Nurses with SEIU Healthcare 1199NW are calling for the removal of five top administrators involved with oversight at Western State Hospital, including the chief nursing officer and an assistant secretary with the state Department of Social and Health Services (DSHS).

A majority of nurses at Western State voted no confidence in the facility’s leadership, according to a news release from the union, which has about 400 members who are nurses and nurse supervisors at the hospital.

The nurses also are calling for the removal of Western State’s assistant chief nursing officer, its chief scheduler and an infection control specialist.

Kenia Escobar, a spokeswoman for SEIU Healthcare 1199NW, said a “supermajority” of its Western State nurses took part in the vote and that it was “near unanimous,” but she declined to share more details.

Western State, an 850-bed psychiatric hospital in Lakewood with about 2,700 workers, has struggled for years with staffing and safety concerns and the pandemic has further strained the relationship between those workers and their leadership.

In 2018, the hospital lost $53 million in annual federal funding after inspectors found problems with the hospital’s quality assessment and improvement program and its nursing services, among other issues.


Staffers in 2019 reported more than 463 assault-related injuries at the facility. Some patients remain housed in out-of-date buildings.

Health risks add new safety worries for staffers.

During the pandemic, nurses say they have gone without needed personal protective equipment and that managers have ignored concerns voiced about safety, the nurses said in a news release.

Marivic Dellinger, a nurse supervisor at Western State, said managers were not responsive enough to employee concerns and blamed them for COVID-19 problems at the facility.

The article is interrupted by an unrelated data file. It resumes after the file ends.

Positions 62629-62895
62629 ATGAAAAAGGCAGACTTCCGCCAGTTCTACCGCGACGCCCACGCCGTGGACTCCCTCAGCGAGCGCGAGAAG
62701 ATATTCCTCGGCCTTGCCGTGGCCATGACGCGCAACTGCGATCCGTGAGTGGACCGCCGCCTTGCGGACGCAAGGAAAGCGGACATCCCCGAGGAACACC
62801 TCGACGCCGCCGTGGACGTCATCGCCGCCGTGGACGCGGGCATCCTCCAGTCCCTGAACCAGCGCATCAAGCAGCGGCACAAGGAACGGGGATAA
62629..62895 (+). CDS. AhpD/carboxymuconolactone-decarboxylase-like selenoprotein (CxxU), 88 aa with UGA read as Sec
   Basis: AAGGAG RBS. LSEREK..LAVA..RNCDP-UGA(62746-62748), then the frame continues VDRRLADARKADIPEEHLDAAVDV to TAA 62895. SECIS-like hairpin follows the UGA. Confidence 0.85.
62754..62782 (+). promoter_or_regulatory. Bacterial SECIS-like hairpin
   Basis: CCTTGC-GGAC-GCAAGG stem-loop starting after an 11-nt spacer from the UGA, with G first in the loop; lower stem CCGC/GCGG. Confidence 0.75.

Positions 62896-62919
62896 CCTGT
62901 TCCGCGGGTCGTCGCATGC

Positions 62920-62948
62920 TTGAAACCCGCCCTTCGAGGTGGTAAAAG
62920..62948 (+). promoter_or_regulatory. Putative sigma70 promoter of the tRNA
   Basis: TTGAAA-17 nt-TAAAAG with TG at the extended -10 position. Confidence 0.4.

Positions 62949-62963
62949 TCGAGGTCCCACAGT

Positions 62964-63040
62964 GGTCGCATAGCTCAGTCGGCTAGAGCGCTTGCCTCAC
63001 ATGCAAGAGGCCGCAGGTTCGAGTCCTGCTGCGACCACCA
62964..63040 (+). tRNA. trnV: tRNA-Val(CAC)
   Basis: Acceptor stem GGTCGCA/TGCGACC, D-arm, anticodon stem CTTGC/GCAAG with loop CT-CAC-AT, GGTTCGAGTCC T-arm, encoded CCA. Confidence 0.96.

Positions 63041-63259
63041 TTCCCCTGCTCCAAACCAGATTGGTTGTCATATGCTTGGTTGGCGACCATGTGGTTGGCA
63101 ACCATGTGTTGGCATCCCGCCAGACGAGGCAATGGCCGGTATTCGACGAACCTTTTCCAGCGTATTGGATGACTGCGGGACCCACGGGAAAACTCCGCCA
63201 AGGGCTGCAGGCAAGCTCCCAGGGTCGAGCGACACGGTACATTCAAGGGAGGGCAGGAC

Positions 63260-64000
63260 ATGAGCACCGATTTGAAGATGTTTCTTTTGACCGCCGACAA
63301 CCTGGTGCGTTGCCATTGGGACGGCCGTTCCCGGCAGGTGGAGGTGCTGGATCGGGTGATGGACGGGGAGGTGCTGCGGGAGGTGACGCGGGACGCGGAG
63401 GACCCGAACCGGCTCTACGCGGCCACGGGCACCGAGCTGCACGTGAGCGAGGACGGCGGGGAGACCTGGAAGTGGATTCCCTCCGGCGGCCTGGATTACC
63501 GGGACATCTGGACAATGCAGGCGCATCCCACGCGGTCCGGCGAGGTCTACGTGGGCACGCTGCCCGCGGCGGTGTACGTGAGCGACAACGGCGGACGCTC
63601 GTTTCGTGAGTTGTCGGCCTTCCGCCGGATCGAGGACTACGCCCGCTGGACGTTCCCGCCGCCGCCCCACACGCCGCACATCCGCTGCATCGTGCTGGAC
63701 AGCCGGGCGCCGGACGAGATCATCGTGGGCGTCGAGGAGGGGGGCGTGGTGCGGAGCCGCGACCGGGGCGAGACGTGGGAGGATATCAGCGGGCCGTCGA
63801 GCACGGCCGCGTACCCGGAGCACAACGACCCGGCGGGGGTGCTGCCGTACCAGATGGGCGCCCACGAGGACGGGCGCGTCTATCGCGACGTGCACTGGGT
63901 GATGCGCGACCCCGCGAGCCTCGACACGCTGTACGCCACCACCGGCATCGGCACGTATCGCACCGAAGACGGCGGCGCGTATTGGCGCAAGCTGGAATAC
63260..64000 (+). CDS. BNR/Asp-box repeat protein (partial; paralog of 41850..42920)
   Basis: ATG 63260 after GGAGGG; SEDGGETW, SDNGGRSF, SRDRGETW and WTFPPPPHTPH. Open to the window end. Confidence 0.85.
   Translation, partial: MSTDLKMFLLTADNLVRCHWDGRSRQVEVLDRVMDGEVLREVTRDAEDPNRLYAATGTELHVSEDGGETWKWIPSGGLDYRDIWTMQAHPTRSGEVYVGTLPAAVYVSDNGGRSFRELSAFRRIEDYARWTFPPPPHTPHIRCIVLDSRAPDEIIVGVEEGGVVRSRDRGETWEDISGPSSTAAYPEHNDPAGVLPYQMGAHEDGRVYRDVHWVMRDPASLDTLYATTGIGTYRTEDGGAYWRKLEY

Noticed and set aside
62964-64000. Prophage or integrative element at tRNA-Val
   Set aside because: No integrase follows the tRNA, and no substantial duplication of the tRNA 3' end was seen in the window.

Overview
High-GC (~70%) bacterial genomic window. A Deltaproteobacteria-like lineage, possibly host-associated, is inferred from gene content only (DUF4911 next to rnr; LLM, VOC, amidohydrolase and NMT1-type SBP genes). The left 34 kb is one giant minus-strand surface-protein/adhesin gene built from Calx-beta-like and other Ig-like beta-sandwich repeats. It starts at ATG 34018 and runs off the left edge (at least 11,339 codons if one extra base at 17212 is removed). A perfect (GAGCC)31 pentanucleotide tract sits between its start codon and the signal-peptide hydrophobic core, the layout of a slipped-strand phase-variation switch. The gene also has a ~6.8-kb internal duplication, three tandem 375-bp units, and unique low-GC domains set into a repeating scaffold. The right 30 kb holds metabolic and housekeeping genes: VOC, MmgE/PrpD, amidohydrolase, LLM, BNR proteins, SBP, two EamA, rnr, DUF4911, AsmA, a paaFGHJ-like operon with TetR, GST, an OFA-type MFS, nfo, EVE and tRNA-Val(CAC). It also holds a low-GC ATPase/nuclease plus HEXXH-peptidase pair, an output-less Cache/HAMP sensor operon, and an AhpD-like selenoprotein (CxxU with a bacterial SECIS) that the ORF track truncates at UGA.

“… Because of their slow reaction my coworkers have gotten sick. A patient has died, and yet we’ve had to fight for the slightest change that will make our workplace safe during COVID-19,” Dellinger said in the SEIU1199NW news release. “Our patients need us and this vote is what we feel we have to do to take care of them.”

The hospital leadership has taken some steps to respond to concerns voiced earlier in the outbreak. It created a dedicated COVID-19 ward and let staffers wear their own masks.

At Western State Hospital, 29 employees and six patients have been infected with COVID-19, according to data posted to the DSHS website. Of those cases, 28 employees have recovered from their infections, the website says. Five patients have recovered; one person died.


Cheryl Strange, the secretary of DSHS, said the agency was disappointed in the union’s action and said the department had been working in good faith to address concerns.

“There is always much work to do in a hospital this large and we will continue our efforts to restore the faith of the membership,” Strange said in an emailed statement. “The COVID-19 response has put tremendous stress on many and we are very proud of the staff who have shown up and done the hard work to mitigate the impact of the virus. We are also proud of the work our leadership has done during this unprecedented time for all of us.”


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Material from The Seattle Times archives was included in this report.